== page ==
The young woman’s home life with her Vietnamese parents was one of unrelenting strife: perfectionist demands over grades and behavior that made her feel inadequate, and ironclad restrictions regarding her free time and choice of friends. A knock-down-and-drag-out over her boyfriend finally made her snap, and she attempted to hang herself from a rafter, blacking out before her father rescued her. But rather than ask about the pain driving his daughter’s despair, he was angry about her act, telling her, “You’ll go to hell.”
Yujin Kim (CAS’17) recounts this story from one of the 39 Asian American girls and young women in greater Boston whose lives she’s studying, 16 of whom attempted suicide, considered it, or committed other self-harming acts. Kim’s project, for the Undergraduate Research Opportunities Program (UROP), seeks explanations for the high rate of self-destruction among young Asian American females in the United States.
It’s a quest begun by her UROP mentor, Hyeouk “Chris” Hahm, who has found that the 16 suicidal women shared a similarity: mothers and fathers practicing what Hahm, associate professor at the School of Social Work, calls “disempowering” parenting (more on that shortly). The goal of Kim’s UROP project was to explore “what kind of social and economic reasons” undergird that parenting.
The most prevalent theme, reported by 63 percent of the subjects, was parents who faced language or cultural barriers in the US, from problems with English to an inability to write a check. Of the 16 women, 56 percent said they couldn’t describe their parents’ personal backgrounds, possibly because the elders were embarrassed by something in their history, Kim and Hahm reported. The third most prevalent theme (44 percent) was marital discord.
Other factors included parents’ financial hardship; parental trauma, such as war or persecution in their home country; mental or physical health problems; and parents who had little emotional support from family, friends, or community organizations.
According to 2014 data from the National Center for Health Statistics, 23 percent of deaths among Asian American women age 15 to 24 were from suicide. The rate among US women overall in that age group was 13 percent; among white females, 14 percent; and among African American females, 6 percent.
The UROP subjects, who had participated in Hahm’s previous, longer-term research, either came to the United States as children or were born here, and, as with that father who berated his daughter for her suicide attempt, “there are a lot of extreme cases in these interviews” of emotional abuse, Kim says.
She’s not referring to Tiger Mother, the Chinese-style, academically demanding approach made famous by Yale law professor Amy Chua’s 2011 bestselling memoir Battle Hymn of the Tiger Mother. Chua admitted that her own expectations were so burdensome that her second daughter rebelled, and imposing excessive burdens is a trait of disempowering parenting, Hahm says. But Chua’s household lacked the other themes of such parenting.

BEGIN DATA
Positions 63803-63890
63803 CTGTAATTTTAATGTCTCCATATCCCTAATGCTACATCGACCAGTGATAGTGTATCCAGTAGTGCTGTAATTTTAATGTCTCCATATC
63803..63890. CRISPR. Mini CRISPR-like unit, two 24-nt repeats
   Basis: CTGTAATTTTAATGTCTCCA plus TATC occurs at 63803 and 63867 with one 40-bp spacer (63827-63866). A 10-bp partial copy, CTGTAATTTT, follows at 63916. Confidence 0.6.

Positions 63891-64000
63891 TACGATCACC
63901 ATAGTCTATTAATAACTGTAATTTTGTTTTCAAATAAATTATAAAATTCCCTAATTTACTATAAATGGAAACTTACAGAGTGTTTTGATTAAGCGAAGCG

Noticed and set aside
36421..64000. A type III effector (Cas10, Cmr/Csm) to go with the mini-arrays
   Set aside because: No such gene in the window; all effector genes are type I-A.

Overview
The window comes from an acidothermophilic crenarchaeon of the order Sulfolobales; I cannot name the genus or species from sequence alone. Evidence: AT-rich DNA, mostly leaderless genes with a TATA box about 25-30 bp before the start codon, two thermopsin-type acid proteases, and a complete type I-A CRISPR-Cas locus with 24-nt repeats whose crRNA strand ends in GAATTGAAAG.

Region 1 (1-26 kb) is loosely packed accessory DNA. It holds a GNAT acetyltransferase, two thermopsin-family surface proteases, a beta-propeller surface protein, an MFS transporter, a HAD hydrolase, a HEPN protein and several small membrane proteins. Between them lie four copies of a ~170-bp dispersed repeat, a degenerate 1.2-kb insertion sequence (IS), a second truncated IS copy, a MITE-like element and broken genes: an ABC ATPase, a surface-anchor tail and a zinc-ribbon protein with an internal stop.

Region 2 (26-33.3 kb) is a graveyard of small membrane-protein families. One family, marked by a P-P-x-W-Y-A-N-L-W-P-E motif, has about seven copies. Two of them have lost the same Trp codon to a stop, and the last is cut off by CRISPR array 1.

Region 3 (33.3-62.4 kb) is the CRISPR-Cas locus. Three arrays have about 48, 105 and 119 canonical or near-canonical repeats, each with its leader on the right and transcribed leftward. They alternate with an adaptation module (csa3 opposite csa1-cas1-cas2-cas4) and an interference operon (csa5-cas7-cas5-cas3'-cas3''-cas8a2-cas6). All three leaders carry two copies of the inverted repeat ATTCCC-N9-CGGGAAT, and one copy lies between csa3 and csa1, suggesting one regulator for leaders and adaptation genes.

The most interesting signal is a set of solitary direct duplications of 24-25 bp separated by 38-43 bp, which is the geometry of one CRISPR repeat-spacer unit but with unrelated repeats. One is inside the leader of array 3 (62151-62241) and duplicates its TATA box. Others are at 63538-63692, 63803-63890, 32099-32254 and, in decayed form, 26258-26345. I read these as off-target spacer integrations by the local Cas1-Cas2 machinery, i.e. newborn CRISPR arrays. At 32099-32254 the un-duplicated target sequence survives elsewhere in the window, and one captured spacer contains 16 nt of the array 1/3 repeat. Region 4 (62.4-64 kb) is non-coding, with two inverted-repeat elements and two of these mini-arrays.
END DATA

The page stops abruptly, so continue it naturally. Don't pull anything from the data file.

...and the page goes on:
“She doesn’t have a substance abuse problem,” says Hahm. “She has a good marriage. Both are professors at Yale. Linguistic barrier? She doesn’t have it.”
“We did not want to pathologize Asian parents” in the research, she adds. So what’s to be done to help daughters from these families? This fall, Wellesley College became the first campus to launch a support group-cum-counseling for Asian students, designed by Hahm with a National Institutes of Health grant. She says BU is contemplating its own version of the program, which Wellesley adopted after several of its Asian students participated in a federally funded study she did called Asian Women’s Action for Resilience and Empowerment (AWARE).
AWARE aims to improve Asian women’s mental health with an eye toward their culture and its challenges. The subjects in Hahm’s research and Kim’s UROP project described those challenges, including parents’ rigid adherence to their home culture’s values. If a daughter were gay, for example, “It could be interpreted as a very temporary behavior, not as an identity,” Hahm says. “The understanding of homosexuality is very limited and very punitive.”
Some interviewees described parents foisting financial burdens on them: “It cost me $300,000 to raise you. You need to pay me back,” Hahm says. The interviewees said that unlike their brothers, they were denied freedoms such as sleepovers with friends while being saddled with more household chores. Fathers in these families typically play a breadwinning role, remaining unengaged with their daughters’ lives otherwise.
It can be different. A daughter of Taiwanese immigrants wrote a New York Times op-ed describing how, by downplaying her school grades, her parents allowed her natural work ethic to flourish. But for Kim, who is from South Korea, her research resonates with personal experience.
“I know of a lot of second-generation Asian friends from America,” she says, “and they do have these problems. Their parents do not speak English, and they cannot teach anything to [their] children.…They are not suicidal, but I can say that depression is a problem.”